RE: Greetings, and a short-lived mystery

From: Derek C Breit (
Date: Fri Jan 21 2011 - 01:27:33 UTC

  • Next message: Bill Arnold: "Obs for Jan. 20"

    Hello Mal...
    Look at the other Iridium 9XX's... They all show somewhat the same
    behavior... And if you have long horizon to horizon pass of, say Iridium
    911, they will flash / flare in three places, with the center set being at
    the same declination as the Sun, and the other sets roughly 45 degrees north
    and south of there..
    Give or take..
    Derek - Morgan Hill, CA
    -----Original Message-----
    [] On Behalf
    Of Mal Ninnes
    Sent: Thursday, January 20, 2011 3:29 PM
    Subject: Greetings, and a short-lived mystery
    Hi all,
    I've been following this list for the last 6 months or so after finding the
    satobs site during a late night web surfing session.   Imagine how surprised
    I was to learn that I wasn't the only person who likes watching spy
    satellites.  :-)  Anyhow it's good to be able to introduce myself after
    following some of the posts of the regulars over the last few months.
    Tonight I observed Lacrosse 5 (10:54 UTC - 11:05 UTC, Jan 20) on a NW-ENE-SE
    pass, the highest point being 84 degrees altitude.  I need a deck chair,
    because those overhead passes sure do strain the neck. I never want to look
    away, either, as that'll no doubt be the point when I miss a flash/flare.
    Anyhow, just after Lacrosse 5 passed through the zenith, a flash caught my
    eye to the NNW at about 30-40 degrees above the horizon. I quickly forgot
    Lacrosse 5 and focused on this new area, catching another flash and getting
    a basic idea of the track of this new satellite. I'd seen Iridium flares
    before, but this looked different (more than one flare).  It was travelling
    at the same speed as Lacrosse 5, but on a different orbital plane.
    I estimated the flashes to be 0.25-0.5 sec in duration, occurring every 4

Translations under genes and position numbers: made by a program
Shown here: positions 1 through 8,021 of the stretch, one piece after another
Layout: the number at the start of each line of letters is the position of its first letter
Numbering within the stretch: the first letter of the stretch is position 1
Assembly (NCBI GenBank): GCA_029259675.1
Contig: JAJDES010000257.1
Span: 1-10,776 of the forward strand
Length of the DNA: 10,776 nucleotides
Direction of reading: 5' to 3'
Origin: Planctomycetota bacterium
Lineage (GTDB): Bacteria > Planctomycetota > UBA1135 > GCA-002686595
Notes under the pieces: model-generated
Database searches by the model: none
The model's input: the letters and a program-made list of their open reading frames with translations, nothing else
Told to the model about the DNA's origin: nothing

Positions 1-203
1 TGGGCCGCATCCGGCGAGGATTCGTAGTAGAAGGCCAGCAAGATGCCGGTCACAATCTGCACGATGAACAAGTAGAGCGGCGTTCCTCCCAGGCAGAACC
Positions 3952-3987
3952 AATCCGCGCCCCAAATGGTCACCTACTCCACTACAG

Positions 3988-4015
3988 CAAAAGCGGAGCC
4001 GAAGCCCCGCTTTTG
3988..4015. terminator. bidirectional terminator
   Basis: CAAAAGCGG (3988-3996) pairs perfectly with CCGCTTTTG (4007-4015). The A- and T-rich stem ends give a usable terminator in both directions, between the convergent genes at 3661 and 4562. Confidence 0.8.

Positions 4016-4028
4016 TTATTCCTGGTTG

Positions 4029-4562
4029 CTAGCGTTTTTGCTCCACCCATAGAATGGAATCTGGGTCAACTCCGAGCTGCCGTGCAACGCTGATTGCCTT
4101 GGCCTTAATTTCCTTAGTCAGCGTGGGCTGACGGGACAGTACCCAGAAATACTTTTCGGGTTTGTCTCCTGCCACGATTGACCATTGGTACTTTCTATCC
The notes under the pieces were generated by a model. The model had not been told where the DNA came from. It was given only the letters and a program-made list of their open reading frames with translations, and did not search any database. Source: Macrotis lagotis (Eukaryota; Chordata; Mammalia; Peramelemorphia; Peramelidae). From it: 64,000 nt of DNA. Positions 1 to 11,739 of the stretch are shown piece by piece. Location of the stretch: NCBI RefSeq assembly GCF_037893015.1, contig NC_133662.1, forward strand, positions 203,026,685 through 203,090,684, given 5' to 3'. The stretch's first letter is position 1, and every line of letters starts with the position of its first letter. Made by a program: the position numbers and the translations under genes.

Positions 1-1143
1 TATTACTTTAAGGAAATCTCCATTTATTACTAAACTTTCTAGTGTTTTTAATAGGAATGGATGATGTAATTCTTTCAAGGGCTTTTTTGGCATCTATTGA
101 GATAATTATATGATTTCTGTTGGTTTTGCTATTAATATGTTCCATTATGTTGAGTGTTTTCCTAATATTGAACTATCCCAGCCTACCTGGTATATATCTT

seconds. One flash was quite bright (probably at least mag -3) in comparison
    to the others (about 0-1).   First observed NNW at about 30-40 deg (11:00:00
    UTC), maximum altitude 60-70 degrees (11:02:00 UTC), then disappearing from
    the naked eye to the SSW at about 30 degrees altitude (approx 11:03:30 UTC).
    I ran inside, keen to figure out what this bird was.  I've stumbled across
    new satellites before, but after firing up heavens above and looking for
    satellite tracks to match, I came up empty.   I then resorted to some
    element sets that I'd loaded into heavensat, and found that Iridium 911
    seemed to fit the bill.  I couldn't explain the flashing.... until I looked
    up 24842 in heavens above, and found the note that it was tumbling.  Mystery
    solved.   I might have to add this sat to my list of ones to watch.   The
    constant flashing and somewhat unpredictable magnitude of the flashes was
    I also finally got to observe USA 215 for the first time on Fri 31 Dec 2010
    (after waiting several weeks), which was great.  It definitely won't be the
    last time I see it.  Finally, I'm also hoping to acquire some binoculars and
    possibly some new photo & video equipment soon (keen to see more than the mk
    1 eyeball can provide) to generate some more accurate observations.
    Anyhow, clear skies for NROL-49, and let's hope that Nanosail-D puts on a
    good show.
    Mal Ninnes
    Sydney, Australia
    -33.727 +150.919
    Seesat-l mailing list
    Seesat-l mailing list

    This archive was generated by hypermail 2b29 : Fri Jan 21 2011 - 01:28:19 UTC